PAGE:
Health savings accounts largely benefit the healthy and wealthy. According to the Government Accountability Office, those using health savings accounts disproportionately have high incomes. The average income of those with HSAs was $133,000, almost three times the income of the average tax filer. GAO also found that those with higher incomes made larger contributions to their accounts. The majority of those with HSAs did not withdraw any funds from them and many opened the accounts because they were a good way to shelter money from taxes.

But apparently the current HSA tax break was not a big enough tax loophole. The Republicans want to let the wealthy shelter even more money under the guise of health savings accounts.

The new provisions demonstrate that the real purpose of these accounts is to give the wealthy yet another vehicle to avoid paying taxes. They allow people to ``overfund'' their accounts--to deduct more from their taxes than they actually pay in medical expenses. It takes away the provision under current law that limits HSA contributions to the annual amount of medical expenses the insured must pay before his health insurance coverage kicks in. It would actually encourage account holders to shelter more money than they expect to spend on medical expenses.

Deductibles for family health coverage that can be used in conjunction with an HSA today range from $2,100 to $10,500. A family can put funds up to the threshold of their insurance coverage or $5,450, whichever is lower, into their account on a tax-free basis. This bill delinks account funding from the amount of the health insurance deductible, making it easier for wealthy persons to shelter funds beyond what they need for health care. Under the new HSA language inserted in this bill, someone with a $2,100 deductible health plan will be able to put $5,450 in their account and let it grow on a tax-free basis.

The bill also will allow the one-time transfer of some funds from individual retirement accounts into a health savings account without any taxes or penalty owed. This will allow wealthy individuals to shift funds from retirement accounts whose distributions are treated as ordinary income and subject to taxes into a health savings account whose distributions are not taxed. This will offer another new tax break to the wealthy.

Health savings accounts may work well as tax shelters for the wealthy--and they will work even better with these new provisions--but they do not work for low- and moderate-income families. While these families may have a high-deductible health plan because it is all their employer offers or because it is all they can afford, they rarely have the means to fund a health savings account up to even the current limit.

Make no mistake about it, the HSA provisions are meant to help wealthy individuals and the banks and investment vehicles that make money off their accounts. These are the people who will gain from the expansions of HSAs, not the uninsured.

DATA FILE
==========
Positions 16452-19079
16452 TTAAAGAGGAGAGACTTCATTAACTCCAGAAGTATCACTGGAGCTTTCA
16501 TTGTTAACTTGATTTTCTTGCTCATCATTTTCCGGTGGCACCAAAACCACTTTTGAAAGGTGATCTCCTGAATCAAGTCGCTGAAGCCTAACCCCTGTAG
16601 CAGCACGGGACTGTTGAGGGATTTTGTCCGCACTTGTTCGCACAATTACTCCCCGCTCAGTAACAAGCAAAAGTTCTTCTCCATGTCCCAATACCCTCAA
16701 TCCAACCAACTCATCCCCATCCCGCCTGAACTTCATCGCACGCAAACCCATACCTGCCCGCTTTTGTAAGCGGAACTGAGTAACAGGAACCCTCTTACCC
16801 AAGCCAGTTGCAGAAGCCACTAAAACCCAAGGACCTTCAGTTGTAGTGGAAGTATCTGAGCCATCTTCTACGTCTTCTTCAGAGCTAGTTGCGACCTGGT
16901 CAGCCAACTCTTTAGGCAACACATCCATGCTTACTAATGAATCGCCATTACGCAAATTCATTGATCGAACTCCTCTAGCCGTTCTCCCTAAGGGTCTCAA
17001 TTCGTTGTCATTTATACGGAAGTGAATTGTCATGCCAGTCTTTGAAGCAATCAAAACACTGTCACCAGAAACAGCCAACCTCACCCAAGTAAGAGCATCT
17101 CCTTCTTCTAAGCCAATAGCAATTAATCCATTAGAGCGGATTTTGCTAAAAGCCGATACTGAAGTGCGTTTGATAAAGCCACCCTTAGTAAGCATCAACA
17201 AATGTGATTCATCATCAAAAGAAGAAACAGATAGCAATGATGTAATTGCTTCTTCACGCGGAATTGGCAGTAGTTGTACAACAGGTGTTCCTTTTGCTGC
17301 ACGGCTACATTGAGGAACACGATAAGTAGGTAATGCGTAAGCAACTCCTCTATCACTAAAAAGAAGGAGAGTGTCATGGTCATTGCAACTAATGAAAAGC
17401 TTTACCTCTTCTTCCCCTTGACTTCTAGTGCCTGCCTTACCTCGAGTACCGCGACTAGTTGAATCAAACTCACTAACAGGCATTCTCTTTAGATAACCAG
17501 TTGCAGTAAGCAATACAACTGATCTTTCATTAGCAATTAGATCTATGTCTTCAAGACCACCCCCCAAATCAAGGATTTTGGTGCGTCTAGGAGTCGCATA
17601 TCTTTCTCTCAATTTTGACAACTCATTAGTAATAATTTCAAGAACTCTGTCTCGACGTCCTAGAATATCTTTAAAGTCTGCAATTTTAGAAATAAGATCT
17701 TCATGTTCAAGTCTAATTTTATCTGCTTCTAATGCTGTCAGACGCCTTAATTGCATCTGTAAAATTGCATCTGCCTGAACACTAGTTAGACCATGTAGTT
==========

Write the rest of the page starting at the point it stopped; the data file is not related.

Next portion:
I also want to express some concerns I have about the trade provisions that are included in this package. While trade brings enormous benefits to our economy, we need to ensure that free trade is fair trade. A provision in this bill regarding the Andean countries severely limits the process for the free-trade agreements currently being negotiated and creates pressure to accept the inadequate agreements negotiated by the Bush administration.

Time and again this administration only requires countries to enforce their own labor laws and not live up to international standards. This is a serious problem where laws are weak. Peru has consistently denied workers the right to form unions and to enforce their rights. In Columbia, labor advocates are blacklisted and even murdered for trying to exercise their democratic rights.

Ensuring that all countries meet basic labor standards benefits our economy and American working families--it also strengthens the economies in developing nations. U.S. workers should not be undermined by unfair competition with countries that do not honor worker rights. And the working people of Columbia, Peru, Bolivia, and Ecuador deserve to have an agreement that is thoughtful and gives serious consideration to the significant issues of labor and human rights.

This is no way to conduct a trade policy. The United States can and must do better.

I am also concerned that this bill will expand the District of Columbia voucher program, which is a program that diverts resources for public schools and lacks accountability for student performance. Unlike public schools, which are subject to the No Child Left Behind Act's demanding accountability system, this program has little accountability for improving student performance. It was authorized under very specific guidelines designed to create a 5-year demonstration program for low-income students. A provision expanding eligibility for the program was inserted in this bill by the House at the last minute. This provision detracts from the program's focus on low-income families and should be rejected. At a minimum, it should be proposed in a context open to debate on its merits.

Because of the urgency of extending the important family and business tax benefits I discussed earlier, we must approve this legislation, despite the special interest provisions that the Republican leadership has attached to it. However, there will be a new Democratic Congress taking office next month, and the outrageous provisions added by the Republicans in the dark of night can be repealed in the light of day.